Valentine's Day Inspired Food & Wine Pairings
One of my favorite parts of Valentine's Day is the food. Everyone has their own opinion about cupid's holiday, but you can't deny that any excuse for a fancy meal is a good excuse, especially if it includes dessert! Whether you're cooking for a special someone or ordering takeout for your Gal-entine's Day celebrations, this post will help you find the right wine to pair with some of the top Valentine's Day cuisine!
Why does this pairing work? Oysters have a particular salty, ocean-briny taste to them. They're also often served with a mignonette (which is primarily vinegar) and lemon. When we think about pairing wine with food, we often look for a wine that has similar qualities to whatever we typically serve with it. In this case, both mignonette and lemon have high acidity so we want a high acid wine. From the northern region of Rías Baixas, Spain, Albariño not only has the high acidity we're looking for, but also the salty, ocean like quality that will pair perfectly with the briny oysters.
Sushi & Grüner Veltliner
Why does this pairing work? Cava is a sparkling wine made in Spain. It's made using the same method as Champagne, but typically includes different grapes and sells for a fraction of the price! The bubbles and acidity in the Cava go perfectly with the salty, fried coating of the shrimp. They act as a palate cleanser, prepping you for your next bite. Cava's primary flavors of lemon, yellow apple, and white flowers compliment the delicate flavor of the shrimp, but stand up to the sweet coconut.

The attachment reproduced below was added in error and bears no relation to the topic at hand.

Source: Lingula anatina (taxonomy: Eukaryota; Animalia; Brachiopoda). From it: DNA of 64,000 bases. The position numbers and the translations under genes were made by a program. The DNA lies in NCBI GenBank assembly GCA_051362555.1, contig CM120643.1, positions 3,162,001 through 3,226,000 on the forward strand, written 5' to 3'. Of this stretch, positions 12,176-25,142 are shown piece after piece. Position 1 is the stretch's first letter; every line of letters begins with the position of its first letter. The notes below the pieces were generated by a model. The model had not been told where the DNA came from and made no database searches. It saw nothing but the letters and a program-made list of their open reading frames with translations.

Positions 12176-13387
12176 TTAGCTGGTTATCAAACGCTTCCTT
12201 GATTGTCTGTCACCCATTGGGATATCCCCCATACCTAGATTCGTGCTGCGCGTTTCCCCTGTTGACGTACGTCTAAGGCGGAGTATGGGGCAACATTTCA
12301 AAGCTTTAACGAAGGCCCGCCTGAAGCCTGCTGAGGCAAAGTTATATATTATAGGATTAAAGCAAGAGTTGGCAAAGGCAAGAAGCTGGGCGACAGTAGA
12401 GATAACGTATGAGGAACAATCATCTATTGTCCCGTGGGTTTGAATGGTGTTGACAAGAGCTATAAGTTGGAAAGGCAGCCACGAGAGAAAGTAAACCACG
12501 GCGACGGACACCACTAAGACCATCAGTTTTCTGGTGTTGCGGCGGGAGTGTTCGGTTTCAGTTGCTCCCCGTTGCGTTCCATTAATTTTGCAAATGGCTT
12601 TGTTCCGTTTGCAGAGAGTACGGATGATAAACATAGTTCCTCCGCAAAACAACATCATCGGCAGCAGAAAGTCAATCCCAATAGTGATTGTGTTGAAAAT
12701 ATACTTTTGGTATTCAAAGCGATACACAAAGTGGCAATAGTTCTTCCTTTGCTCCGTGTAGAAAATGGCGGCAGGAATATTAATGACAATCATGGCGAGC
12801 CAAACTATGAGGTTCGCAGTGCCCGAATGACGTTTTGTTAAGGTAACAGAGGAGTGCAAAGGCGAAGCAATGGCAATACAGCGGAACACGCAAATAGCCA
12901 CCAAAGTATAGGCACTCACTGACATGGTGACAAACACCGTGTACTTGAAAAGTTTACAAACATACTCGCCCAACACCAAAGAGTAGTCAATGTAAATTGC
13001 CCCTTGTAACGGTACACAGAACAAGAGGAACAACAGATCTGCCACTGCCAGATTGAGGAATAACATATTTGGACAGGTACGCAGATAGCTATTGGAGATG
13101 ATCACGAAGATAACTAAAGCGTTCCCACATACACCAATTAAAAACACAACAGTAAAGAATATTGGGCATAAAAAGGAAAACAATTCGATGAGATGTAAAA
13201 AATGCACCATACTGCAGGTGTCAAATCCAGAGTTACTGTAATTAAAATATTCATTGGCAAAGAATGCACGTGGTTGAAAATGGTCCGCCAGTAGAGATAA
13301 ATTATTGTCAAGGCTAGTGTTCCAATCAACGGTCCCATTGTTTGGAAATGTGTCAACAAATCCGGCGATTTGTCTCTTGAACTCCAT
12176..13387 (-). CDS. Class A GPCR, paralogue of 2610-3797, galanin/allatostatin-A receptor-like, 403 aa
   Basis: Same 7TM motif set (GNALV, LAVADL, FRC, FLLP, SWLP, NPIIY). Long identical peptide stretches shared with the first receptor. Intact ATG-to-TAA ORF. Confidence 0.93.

Fettuccine Alfredo & Willamette Valley Chardonnay
I'm starting to realize that I might like typical Valentine's Day food so much because it reminds me of all my favorite "going out" meals as a child! If they didn't have coconut shrimp on the menu, my next choice was definitely Fettuccine Alfredo. The creamy, buttery, rich sauce was exactly what my cheese-loving self desired.
Why does this pairing work? With this dish in particular we're looking for a balance of body and acidity in our wine. Body is essentially the weight of the wine in your mouth. This aspect of wine is often balanced with the heaviness (or intensity) of the dish. With its creamy, buttery sauce we definitely need a wine that falls in the medium to full body category to pair with this fettuccine. However, we also need some acidity to keep the pairing from becoming too heavy. Willamette Valley is a cool-climate region in Oregon, which means the wines produced there will have a higher acidity. Thus, an Oregon Chardonnay is our perfect balance of body and acidity.
Chicken Parmesan & Pinot Nero
A classic Italian dish would typically call for a classic Italian wine. But where would the fun in that be? I've decided instead to pair this classic with a familiar varietal...just with a different name.
Why does this pairing work? Parmesan sauce is tomato-based, meaning we want to avoid wines with too much tannin as it could cause everything to taste a bit metallic. Pinot Nero is what the Italians call their Pinot Noir. In my opinion, Pinot Nero tends to fit right in between French Pinot Noir (high acid, earthy, low alcohol) and California Pinot Noir (medium acid, intense fruit, high alcohol). Pinot Nero's medium-high acidity will cut through the rich tomato sauce and its balance of fruit and earth will complement the herbal notes present in the dish.
Chocolate Covered Strawberries & Brachetto d'Acqui
Why does this pairing work? Due to the sweetness of the strawberries and the chocolate, we need a wine with equal or more sugar to preserve its fruit flavor and prevent it from tasting flat. Typically I like to pair fruit with sweet white wine, but with the added flavor profile of chocolate we need more red fruit and a bit more body than a white wine can provide. Brachetto d'Acqui is a fizzy, sweet red wine from Piedmont, Italy that sparks the perfect balance with the rich chocolate and fruity strawberries.